AO: First of all, I thought I would have big challenges or figuring out how to make my voice function within the Cadaver frame. But that was much easier than I thought. I had a lot of experience singing live since 2007 with a project which was called Karaoke From Hell, which is a live band that invites people to the stage to sing classic metal and rock songs, so when I did that I had to sing a lot of songs too to get people in the mood when nobody wants to go on stage. I was doing Motorhead stuff and even Kiss, you know, all kinds of styles live. I didn’t do full concerts but maybe five or six songs. Somehow I developed certain style or certain way of doing things, but when I was translating that into Death Metal it was just about figuring out how to do it in a way that I can listen to it without thinking it’s me. So when I discovered how to do that, it was fine, I just can listen to that as if it’s music, so that’s the trick for me really, that solved a lot of problems.
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MYRKUR at John Dee (Oslo, Norway)
Opening Act: JO QUAIL
Tuesday, November 4, 2018
by Jorge Patacas
Since the release of her first self-titled EP in 2014, Myrkur, the project of the Danish multi-instrumentist and actress Amalie Bruun, has been acclaimed and at the same time criticized with prejudice and without any serious foundation just for the fact that she included Black Metal parts in her music, because she didn’t play this kind of music before. Despite those detractors with unfounded prejudices, “M”, her debut album released by Relapse Records in 2015 had a lineup actually linked to Black Metal including Teloch of Mayhem on guitars and Øyvind Myrvoll of Nidingr on drums. The album was also produced by the great Kristoffer “Garm” Rygg of Ulver. It’s a fact that with each new album (she just released an EP called “Juniper”), Bruun makes clear that she has a lot of talent both on the songwriting and performance, covering a broad spectrum of sounds, which has Scandinavian folk roots that are perfectly combined with her incredible ethereal voice, the use of traditional instruments and atmospheric Black Metal passages. This results in a unique formula that has taken the metal scene by storm. As part of her European tour, she performed with her band on November 4th at John Dee venue in Oslo, Norway, and it was the first time I had the opportunity to see her live show, so the expectations were high.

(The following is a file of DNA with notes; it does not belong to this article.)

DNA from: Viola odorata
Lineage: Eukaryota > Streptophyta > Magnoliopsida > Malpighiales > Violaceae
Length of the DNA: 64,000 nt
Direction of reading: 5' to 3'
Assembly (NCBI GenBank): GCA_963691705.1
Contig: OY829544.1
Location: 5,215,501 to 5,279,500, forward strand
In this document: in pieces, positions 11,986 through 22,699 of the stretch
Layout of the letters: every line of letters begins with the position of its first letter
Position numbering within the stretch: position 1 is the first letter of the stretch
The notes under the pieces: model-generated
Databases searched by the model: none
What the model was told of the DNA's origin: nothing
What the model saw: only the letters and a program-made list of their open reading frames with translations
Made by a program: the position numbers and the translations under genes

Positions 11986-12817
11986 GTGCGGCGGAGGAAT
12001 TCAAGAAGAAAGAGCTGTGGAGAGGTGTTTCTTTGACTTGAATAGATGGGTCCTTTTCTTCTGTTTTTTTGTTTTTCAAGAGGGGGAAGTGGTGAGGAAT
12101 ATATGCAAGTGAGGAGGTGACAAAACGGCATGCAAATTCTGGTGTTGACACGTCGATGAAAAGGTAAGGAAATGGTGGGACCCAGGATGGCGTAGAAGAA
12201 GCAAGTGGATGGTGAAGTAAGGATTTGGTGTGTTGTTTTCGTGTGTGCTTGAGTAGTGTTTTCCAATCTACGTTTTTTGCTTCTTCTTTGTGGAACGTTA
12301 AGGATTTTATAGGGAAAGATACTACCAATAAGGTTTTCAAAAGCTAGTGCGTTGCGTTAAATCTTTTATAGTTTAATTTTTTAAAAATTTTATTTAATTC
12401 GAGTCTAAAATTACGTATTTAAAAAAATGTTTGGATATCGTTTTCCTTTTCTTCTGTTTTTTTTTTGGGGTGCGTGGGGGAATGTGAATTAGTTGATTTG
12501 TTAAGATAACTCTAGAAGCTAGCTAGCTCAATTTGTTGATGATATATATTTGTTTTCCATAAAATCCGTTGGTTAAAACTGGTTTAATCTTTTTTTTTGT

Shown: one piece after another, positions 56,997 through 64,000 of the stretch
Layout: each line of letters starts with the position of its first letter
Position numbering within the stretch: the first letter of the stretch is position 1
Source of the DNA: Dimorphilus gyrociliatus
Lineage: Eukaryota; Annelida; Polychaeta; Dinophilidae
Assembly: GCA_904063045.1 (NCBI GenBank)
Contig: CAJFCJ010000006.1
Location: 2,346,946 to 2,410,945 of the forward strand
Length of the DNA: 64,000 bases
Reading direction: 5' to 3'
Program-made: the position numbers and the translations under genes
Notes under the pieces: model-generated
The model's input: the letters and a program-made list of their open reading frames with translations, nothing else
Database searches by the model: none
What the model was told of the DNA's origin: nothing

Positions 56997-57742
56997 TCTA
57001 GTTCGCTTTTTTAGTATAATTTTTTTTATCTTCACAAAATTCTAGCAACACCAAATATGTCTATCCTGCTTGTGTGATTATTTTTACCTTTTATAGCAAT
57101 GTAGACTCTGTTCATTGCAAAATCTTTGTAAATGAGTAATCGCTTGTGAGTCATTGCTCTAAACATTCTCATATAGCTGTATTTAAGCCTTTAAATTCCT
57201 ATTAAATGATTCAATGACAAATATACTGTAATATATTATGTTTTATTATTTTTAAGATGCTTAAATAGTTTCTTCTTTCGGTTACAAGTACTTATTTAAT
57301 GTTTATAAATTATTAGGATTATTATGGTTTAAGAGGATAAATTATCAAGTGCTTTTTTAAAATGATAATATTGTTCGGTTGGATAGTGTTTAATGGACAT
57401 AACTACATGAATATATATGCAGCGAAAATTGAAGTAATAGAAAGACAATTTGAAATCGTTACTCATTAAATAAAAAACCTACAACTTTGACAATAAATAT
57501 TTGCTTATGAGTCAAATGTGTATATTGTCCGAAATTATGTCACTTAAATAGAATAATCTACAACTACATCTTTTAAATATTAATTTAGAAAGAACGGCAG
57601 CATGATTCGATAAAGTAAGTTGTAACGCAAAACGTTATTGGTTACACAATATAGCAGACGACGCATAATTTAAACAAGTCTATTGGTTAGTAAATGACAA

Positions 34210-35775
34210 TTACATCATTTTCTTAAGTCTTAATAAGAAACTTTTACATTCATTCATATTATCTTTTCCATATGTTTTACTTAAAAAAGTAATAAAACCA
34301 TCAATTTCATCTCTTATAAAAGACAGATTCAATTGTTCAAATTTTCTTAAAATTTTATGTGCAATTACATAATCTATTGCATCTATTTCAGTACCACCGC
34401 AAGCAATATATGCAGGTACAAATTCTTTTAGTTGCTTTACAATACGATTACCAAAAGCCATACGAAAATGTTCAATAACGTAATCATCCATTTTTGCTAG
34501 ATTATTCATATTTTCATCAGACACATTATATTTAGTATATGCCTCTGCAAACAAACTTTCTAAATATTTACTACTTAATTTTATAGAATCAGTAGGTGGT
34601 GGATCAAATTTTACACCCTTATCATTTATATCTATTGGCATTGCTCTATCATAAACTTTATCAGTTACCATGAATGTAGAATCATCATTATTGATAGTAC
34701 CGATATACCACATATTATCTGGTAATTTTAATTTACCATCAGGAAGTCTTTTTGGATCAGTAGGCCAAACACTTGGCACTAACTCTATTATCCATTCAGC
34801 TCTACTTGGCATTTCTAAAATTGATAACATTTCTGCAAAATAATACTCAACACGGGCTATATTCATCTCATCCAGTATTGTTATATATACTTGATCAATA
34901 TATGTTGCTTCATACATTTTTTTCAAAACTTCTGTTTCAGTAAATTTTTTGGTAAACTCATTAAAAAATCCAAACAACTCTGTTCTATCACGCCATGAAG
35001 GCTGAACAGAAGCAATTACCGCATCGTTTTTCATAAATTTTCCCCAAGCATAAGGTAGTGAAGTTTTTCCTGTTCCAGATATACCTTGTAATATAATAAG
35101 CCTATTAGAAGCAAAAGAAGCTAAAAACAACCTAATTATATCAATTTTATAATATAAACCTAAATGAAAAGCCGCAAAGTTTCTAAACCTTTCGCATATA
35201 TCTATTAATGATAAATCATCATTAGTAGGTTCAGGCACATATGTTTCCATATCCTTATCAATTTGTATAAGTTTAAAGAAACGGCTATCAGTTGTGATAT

As a side note, Sigurd Wongraven AKA Satyr (vocalist for Satyricon) showed up minutes before the doors were opened. He was going to attend the show, so we talked for a couple of minutes and he clearly remembered the only show that Satyricon played in Uruguay back in 2011.
The doors were finally opened at 7:00 pm, and one hour later, the British cellist Jo Quail appeared on stage as the opening act. She was there alone with her cello and some recorded tracks and managed to catch the attention of the audience that almost filled the venue. Quail has released three LPs, three EPs and a live DVD since she began her career in 2010. For this forty-minute performance, she chose four long songs, each of them having a previous introduction and explanation of what had inspire her at the time of writing them. Even though these are instrumental compositions, topics such as night or the power that water has over humanity are some of the inspirations of Quail at the time of writing her pieces which are hypnotic at times, while others have both quiet and loud passages, ensuring the applause and the good reception of the audience.
Just fifteen minutes after the end of her show, the lights went out and the musicians of Myrkur (which means “Darkness” in Icelandic, by the way), began to come out one by one on stage, including Jo Quail again on cello.
The setlist was split in two parts, starting with a purely folk acoustic set with five musicians on stage apart from the vocalist, who surprised us with a powerful voice, even with some acapella passages that left everyone astonished. “Bonden og Kragen”, from her last EP, “Jenta”, “Flickan”, “Ramund”, “House Carpenter” (first English song of the night) and “Himlen Blev Sort” were included on the first half of the set, which concluded with a Nyckelharpa (Swedish traditional string instrument) solo by Myrkur herself.